IOC: Olympic Athletes, Press, And Guests Are Exempt From Russia's Anti-Gay Laws
Russia's anti-gay propaganda law, which has already been used to detain four Dutch citizens visiting the country, has proved problematic for the International Olympic Committee in recent weeks. While the committee has previously promised that it would "work to ensure" that LGBT athletes can participate in the games without worry, safety has recently been far from a guarantee, especially with at least one openly-gay Olympian pledging to wear a rainbow pin to the games.
Now, according to RiaNovosti, the IOC has released a statement saying that it has received “assurances from the highest level” that any LGBT individuals paticipating in the games will be able to do so without incident. The statement comes via R-Sport:
“As a sporting organization, what we can do is to continue to work to ensure that the Games can take place without discrimination against athletes, officials, spectators and the media. To that end, the IOC has received assurances from the highest level of government in Russia that the legislation will not affect those attending or taking part in the Games.”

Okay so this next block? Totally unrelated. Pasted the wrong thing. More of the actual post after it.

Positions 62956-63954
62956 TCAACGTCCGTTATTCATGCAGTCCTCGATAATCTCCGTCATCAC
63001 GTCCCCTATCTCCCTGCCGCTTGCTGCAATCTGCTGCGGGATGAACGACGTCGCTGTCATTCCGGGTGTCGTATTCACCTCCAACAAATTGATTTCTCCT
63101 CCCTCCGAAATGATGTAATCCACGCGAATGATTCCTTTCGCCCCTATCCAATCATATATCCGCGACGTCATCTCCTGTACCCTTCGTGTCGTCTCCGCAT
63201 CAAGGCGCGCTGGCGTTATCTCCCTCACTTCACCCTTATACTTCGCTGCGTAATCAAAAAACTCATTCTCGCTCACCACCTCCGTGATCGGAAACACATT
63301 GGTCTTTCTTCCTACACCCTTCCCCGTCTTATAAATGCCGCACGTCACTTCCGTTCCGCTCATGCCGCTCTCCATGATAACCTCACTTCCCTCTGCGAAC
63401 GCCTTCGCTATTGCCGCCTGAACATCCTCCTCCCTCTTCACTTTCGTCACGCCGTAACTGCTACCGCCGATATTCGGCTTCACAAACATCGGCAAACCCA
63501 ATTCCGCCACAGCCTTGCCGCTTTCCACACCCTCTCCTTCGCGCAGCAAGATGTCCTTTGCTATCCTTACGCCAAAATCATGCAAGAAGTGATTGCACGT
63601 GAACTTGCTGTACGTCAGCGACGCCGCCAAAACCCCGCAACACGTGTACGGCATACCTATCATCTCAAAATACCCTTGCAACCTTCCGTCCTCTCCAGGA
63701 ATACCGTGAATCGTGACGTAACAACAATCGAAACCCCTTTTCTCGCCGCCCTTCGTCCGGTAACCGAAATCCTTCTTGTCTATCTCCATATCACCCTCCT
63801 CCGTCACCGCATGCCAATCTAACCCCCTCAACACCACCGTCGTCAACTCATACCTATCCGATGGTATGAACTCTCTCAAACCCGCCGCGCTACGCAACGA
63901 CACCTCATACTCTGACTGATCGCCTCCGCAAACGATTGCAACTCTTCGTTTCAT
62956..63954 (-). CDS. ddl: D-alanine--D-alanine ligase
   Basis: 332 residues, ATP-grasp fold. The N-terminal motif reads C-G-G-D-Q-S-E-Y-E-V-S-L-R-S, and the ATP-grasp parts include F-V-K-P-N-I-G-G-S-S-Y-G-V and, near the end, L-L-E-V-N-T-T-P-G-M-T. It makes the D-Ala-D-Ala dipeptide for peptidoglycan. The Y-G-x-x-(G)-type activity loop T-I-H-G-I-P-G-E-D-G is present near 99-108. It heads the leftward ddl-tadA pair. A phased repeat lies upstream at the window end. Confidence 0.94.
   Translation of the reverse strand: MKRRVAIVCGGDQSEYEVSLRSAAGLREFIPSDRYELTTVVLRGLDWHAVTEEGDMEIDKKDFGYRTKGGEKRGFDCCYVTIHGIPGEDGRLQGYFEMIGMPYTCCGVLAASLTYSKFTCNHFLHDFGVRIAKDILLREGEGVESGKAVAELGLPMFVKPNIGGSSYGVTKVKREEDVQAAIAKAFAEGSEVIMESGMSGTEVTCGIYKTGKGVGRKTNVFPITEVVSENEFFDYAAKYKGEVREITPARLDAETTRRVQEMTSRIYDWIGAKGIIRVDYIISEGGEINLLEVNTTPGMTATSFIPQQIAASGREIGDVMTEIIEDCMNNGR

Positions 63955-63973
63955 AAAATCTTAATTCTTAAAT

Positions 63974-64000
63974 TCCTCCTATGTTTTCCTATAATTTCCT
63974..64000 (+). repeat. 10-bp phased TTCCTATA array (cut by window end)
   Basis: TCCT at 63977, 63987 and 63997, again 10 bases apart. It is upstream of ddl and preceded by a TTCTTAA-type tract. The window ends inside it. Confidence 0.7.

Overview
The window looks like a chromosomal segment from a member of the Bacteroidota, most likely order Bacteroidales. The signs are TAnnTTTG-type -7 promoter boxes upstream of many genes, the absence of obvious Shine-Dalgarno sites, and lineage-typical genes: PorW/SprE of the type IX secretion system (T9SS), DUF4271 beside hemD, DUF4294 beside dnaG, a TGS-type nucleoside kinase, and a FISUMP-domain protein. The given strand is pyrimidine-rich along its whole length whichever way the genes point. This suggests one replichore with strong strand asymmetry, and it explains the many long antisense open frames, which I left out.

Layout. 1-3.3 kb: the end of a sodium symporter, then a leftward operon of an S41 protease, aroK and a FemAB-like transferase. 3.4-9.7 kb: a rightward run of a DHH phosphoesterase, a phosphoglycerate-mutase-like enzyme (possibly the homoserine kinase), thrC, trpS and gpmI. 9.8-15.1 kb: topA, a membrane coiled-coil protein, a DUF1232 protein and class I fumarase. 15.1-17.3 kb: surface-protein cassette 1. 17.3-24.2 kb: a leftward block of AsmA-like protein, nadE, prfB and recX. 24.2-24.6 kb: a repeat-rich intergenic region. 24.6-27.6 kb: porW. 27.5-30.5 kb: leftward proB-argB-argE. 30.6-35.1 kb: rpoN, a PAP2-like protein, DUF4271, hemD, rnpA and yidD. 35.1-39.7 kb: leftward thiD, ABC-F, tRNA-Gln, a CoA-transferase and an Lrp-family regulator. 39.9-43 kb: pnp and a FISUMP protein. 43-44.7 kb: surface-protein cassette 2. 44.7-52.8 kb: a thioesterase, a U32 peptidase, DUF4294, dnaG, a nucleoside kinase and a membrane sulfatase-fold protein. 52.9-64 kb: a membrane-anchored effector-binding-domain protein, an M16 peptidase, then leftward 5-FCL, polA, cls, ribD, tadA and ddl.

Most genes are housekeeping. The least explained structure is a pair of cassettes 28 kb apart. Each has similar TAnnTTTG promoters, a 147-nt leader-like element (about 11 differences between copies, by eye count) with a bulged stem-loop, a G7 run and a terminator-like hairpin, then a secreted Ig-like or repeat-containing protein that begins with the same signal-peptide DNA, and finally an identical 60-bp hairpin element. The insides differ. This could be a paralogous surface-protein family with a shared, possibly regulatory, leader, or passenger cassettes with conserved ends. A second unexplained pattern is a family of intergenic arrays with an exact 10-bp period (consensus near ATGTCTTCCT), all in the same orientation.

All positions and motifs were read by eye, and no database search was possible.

"The legislation", of course, refers to Russia's ban on "homosexual propaganda". RiaNovosti notes that, normally, said ban...
"Imposes fines for such offenses from 800,000 rubles ($24,000) to 1 million rubles ($30,500) for legal entities, from 4,000 rubles ($120) to 5,000 rubles ($150) for individuals and from 40,000 rubles ($1,220) to 50,000 rubles ($1,530) for officials...Promotion of such relations with the use of mass media or Internet resources will see harsher penalties of 50,000-100,000 rubles ($1,520-3,050) for individuals, 100,000-200,000 rubles ($3,050-6,100) for officials and 1 million rubles or 90-day suspension for legal entities."
Should the IOC's announcement prove true, this would no doubt embolden those wishing to use the 2014 Games as a forum for protest. No word has yet been released as to how this news affects the many advocates and organizations calling for a boycott of the games. Although, since such boycotts are intended to protest more than just the potential harassment of gay athletes, few are likely to change their tune.